Also, if you are going to be moving around your welding machine a lot, you might want to look into a small portable welding machine, instead of a large and bulky welding machine that is difficult to move.

When buying a welding machine, other factors to also consider would include the type of electric supply your welding machine will have access to. This is because you may not have access to both single phase and three phase electric supply, in the location you want to use your welding machine.

For advice on the type of welding machine suitable for you based on your welding needs, feel free to contact our friendly welding experts for some advice!


  1. What welding processes would you be using?

Different welding processes have different advantages and disadvantages. For example, if you require high speed welding, you will probably be looking at MIG Welding. For very high quality welding (E.g. When building leak proof tanks), you will have to use TIG Welding.

But what if you have varying uses, and varying welding processes that you want to use?

Don’t worry!

Because you can still get multi functional welding machines that cover a full range of welding processes, whether you want MMA welding, MIG welding or even TIG welding.


  1. How long do you want your machine to last and what’s your budget?

If you want a cheap welding machine, to last just a few years, you could consider looking at manufacturers in China for your procurement needs.

However, many companies are looking for welding machines that are long lasting and durable! Because many a time, paying more at the start for quality and durability, is only going to save you lots of money in the long run especially if you are buying a welding machine for long term use.

For example, some of our clients have been using our locally manufactured Weldman welding machines even after 17-18 years!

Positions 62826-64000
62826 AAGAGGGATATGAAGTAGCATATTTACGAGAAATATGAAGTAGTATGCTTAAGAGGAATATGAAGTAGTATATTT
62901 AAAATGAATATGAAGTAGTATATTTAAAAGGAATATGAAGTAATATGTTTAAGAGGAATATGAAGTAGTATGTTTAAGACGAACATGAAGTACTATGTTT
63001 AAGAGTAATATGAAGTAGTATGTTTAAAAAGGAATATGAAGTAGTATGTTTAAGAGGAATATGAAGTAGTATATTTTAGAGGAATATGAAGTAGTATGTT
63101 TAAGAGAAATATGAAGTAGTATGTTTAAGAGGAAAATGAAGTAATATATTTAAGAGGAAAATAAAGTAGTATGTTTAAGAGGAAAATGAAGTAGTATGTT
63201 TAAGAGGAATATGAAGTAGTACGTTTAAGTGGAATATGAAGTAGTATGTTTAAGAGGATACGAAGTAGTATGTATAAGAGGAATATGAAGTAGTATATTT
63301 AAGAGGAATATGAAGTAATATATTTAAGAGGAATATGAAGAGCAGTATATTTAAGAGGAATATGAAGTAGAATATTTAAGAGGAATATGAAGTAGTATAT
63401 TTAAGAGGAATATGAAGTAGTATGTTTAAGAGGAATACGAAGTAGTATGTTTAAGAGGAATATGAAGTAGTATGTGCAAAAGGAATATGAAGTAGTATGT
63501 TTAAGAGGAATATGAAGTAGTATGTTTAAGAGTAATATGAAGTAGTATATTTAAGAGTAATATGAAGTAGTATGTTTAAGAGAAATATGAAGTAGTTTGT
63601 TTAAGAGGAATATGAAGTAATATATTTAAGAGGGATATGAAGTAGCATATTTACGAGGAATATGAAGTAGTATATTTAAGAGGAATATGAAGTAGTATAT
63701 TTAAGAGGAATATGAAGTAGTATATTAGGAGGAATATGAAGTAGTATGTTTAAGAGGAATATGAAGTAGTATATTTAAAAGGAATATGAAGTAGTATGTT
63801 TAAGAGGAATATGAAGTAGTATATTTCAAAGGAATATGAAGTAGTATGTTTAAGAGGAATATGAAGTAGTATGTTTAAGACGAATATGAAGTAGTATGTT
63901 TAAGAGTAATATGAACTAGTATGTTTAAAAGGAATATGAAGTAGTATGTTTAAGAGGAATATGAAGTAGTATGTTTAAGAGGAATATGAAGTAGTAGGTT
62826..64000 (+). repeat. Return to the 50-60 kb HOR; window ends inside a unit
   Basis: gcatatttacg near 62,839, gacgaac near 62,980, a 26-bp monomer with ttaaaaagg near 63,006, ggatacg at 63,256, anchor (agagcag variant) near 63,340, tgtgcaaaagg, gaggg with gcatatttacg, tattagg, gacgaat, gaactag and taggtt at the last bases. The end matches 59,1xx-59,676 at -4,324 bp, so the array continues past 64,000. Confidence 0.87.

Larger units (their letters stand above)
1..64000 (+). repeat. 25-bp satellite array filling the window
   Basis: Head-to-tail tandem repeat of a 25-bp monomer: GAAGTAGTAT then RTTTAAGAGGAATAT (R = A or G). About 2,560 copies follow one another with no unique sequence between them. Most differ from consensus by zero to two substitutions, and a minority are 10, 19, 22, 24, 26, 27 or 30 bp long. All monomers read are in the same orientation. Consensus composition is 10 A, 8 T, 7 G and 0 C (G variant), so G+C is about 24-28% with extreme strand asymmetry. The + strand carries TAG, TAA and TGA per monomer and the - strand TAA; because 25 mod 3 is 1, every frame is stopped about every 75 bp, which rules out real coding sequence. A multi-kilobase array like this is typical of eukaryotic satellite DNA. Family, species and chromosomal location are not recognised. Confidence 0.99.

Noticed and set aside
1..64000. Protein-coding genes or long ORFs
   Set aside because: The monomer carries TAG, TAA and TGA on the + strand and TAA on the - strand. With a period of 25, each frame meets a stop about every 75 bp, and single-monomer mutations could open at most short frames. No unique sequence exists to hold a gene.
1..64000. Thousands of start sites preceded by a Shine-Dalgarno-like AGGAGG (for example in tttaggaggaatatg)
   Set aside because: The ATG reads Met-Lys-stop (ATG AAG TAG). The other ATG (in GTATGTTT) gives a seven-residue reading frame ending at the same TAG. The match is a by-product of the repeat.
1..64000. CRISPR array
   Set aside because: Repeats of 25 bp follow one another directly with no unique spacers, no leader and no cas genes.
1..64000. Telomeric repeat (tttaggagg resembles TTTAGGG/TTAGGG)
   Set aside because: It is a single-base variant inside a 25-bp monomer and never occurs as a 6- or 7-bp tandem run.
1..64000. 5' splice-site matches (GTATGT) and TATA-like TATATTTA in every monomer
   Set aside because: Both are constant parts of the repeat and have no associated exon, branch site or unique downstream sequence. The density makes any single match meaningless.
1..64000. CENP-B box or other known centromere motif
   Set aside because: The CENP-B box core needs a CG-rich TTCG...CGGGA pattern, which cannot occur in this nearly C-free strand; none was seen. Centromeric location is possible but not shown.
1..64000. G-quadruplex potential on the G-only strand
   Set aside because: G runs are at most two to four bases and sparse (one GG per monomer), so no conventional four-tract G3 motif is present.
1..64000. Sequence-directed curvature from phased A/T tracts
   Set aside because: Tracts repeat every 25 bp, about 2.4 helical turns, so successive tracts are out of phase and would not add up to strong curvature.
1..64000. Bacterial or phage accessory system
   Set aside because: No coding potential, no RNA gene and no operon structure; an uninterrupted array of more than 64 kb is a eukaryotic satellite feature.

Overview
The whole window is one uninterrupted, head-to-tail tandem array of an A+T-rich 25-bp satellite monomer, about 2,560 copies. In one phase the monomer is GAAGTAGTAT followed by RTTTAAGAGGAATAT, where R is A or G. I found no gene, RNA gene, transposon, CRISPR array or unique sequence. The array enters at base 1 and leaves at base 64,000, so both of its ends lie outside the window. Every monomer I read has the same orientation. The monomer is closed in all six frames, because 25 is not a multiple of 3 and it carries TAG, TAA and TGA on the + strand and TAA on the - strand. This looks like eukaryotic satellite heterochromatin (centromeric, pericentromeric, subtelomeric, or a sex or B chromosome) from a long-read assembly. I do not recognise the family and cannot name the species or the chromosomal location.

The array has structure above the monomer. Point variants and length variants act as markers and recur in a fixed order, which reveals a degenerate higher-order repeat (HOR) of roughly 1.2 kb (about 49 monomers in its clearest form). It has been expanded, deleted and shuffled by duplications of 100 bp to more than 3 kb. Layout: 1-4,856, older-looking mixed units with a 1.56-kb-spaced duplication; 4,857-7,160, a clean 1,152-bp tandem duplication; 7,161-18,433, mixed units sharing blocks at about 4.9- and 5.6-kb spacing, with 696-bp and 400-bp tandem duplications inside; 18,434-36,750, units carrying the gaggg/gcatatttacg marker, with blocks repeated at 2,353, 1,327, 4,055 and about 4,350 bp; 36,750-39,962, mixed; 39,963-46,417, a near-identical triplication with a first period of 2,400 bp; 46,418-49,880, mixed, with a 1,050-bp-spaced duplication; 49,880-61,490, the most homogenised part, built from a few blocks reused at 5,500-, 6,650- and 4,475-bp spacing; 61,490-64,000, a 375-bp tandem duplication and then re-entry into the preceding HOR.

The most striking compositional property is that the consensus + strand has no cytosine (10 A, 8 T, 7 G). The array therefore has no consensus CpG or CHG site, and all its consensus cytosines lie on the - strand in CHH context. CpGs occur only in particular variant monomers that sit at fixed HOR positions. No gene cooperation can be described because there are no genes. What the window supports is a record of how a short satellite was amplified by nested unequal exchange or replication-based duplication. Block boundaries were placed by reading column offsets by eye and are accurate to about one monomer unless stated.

One of the reasons why our machines are so durable is because we not only use high quality parts sourced from all over the world in our machines, but also conduct thorough quality checks in each and every stage of our manufacturing process.

Other ways Weldman Welding Machines are durable and suitable for long term use include:

  • The Power semiconductor component’s lifespan is enhanced by thoughtful and strategic design of forced air-cooling system.
  • The inlet air cools the heat sink fins and powers magnetic components. The power semiconductor components and their live terminals are not in the airflow path and are thus protected from dust and moisture. Hence, the maximum temperature of the heat sink is 70 Degree Celsius.


  1.  How power efficient do you want your machine to be?

Some welding machines may be cheap in terms of the raw cost of the machines themselves, but expensive in terms of the energy consumption.

Its similar to cheap printers, where you can save on costs on the printers themselves, but you end up having to spend so much just for the printer inks.

Pointless, isn’t it?

That is why at Lincoln Machinery we ensure that our Weldman Inverter Welding Machines are highly energy efficient. The energy cost saving can be up to 90% in no load and up to 30% in load condition when compared to conventional machines. Weldman inverter welding machines consume less kVA compared to conventional machines due to high power factor. This leads to lower size supply cables and associated switches, MCBs etc. too.

Substantial fuel saving is achieved when these inverter welding machines are powered by diesel generators. Less fuel usage leads to less emissions and consequently less costs and less environmental pollution as well.

To verify the cost effectiveness achieved by less fuel consumption, we also did some experiments and cost calculations ourselves – and here is what we found!

Input KVA=Square Root 3 x Input Voltage x Input Current from Mains/1000

Power Consumption (kw) = Input KVA x Power Factor

Cost ($) = Power Consumption (kw) x Time (hr) x Cost per kwhr ($)


Weldman Inverter DC Rectifier
Amps @ Idle 0.25 2.1
Amps @ Load 25.42 36.44